Luke 7:31-38

If you’ve ever played games with children you may have found that the rules are often subject to change without warning.  Or, there may be a different set of rules for you than for the child.  When you draw the blue square card in candy land you just go to the next blue square on the path, but when the child draws, they get to bounce ahead three blue spaces until they’re in a commanding lead.  And that’s just the rules.

There’s an innate sense of wanting to control a situation and get what you want on your terms deep in the human experience.  When Jesus poses the question, “What are you people like?” and offers the image of children at play he may be referring to the kind of schoolyard contracts of cause and effect.  When I play the happy song, you dance.  When I play the sad one you cry.  But when someone refuses to play by their rules, the social contract is broken, expectations are thwarted and the children are left upset.  “I’m taking my ball and going home!”  Is the response I can imagine.

It’s this kind of attitude that Jesus points out in the religious leaders who refused to accept John the Baptist because was just a little too intense for them.  And couldn’t abide Jesus, because he was far too social.  We’ll keep waiting for the “our kind” of prophet.  We’re looking for a more “proper” messiah.  This doesn’t meet our expectations.

And these expectations and assumptions are little more than premeditated resentments and rejections.  Hardly the pliable hearts that are ready to return to the Lord.  But it can be hard to make a shift.  To break out of a rut we have carved for ourselves.  But, that’s what the call of the prophets has often been about.  Shaking the people out of sleep into wakefulness.  It’s pretty uncomfortable though, and very few prophets were lauded in their own time.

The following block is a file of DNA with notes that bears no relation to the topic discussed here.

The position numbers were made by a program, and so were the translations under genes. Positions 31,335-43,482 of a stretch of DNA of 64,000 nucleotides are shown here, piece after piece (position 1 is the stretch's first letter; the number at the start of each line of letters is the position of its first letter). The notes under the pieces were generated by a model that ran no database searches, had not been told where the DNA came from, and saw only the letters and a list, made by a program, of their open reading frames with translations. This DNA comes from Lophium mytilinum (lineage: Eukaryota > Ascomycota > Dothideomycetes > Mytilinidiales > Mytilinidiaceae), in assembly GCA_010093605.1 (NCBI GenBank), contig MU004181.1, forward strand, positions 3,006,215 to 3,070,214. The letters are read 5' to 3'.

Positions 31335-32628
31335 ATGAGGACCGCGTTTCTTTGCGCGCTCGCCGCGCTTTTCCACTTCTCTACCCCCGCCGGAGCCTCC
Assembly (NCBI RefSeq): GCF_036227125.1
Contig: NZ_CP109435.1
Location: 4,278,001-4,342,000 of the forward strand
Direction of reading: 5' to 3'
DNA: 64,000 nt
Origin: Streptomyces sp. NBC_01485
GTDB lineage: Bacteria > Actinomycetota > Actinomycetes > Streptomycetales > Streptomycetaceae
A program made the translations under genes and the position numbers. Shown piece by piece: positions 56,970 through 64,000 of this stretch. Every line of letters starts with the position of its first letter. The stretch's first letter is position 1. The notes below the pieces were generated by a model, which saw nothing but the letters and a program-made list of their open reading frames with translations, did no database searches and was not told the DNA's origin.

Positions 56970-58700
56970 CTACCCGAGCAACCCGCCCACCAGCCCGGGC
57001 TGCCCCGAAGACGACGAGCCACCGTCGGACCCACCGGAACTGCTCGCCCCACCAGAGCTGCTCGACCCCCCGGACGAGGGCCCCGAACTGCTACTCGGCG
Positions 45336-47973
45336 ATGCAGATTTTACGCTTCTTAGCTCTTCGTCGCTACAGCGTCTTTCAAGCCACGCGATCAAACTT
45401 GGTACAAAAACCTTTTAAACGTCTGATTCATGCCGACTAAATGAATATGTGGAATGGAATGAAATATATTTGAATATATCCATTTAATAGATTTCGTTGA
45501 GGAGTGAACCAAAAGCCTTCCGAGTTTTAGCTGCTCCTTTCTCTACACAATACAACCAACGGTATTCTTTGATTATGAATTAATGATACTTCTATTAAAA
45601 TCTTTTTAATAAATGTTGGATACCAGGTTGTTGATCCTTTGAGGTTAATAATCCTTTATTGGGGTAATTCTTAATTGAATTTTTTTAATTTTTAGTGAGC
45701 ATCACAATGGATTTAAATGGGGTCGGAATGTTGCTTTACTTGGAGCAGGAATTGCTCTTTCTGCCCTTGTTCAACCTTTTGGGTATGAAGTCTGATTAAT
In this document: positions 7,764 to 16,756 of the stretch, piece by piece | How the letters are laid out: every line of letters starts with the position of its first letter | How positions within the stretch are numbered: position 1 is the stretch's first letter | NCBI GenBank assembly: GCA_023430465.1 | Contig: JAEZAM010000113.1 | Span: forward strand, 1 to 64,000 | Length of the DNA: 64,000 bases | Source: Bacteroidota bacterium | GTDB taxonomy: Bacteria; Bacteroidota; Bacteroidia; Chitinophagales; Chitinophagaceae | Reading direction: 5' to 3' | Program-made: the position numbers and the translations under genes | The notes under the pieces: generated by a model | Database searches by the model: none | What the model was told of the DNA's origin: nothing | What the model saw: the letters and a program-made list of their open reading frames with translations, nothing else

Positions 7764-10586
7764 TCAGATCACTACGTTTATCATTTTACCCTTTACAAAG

As we choose to take the Advent path again, setting our expectations on the coming of Christ, it may seem like old familiar ground.  But somehow, there are more miles behind us and we are not quite the same people we were this time last year.  Is there anything new ahead?  What would help to shift things for you?  What would call you to wakefulness?

There is an inspiring and daunting line in our Rule in the chapter on the Challenges of Life in Community, that says, “Our faithfulness to our calling will be seen in the ways in which we fearlessly subject our life to hard questions in the light of the gospel, resist inertia and rigidity, minister to one another generously as equals, and stay open to the fresh inspiration of the Spirit.”

The promises of Christ and the riches of the Spirit are worth opening our hearts again to the prophets’ call.  If we’re willing to do love’s work.  If we’re willing to engage, then may Wisdom be vindicated in our deeds too.  Amen.

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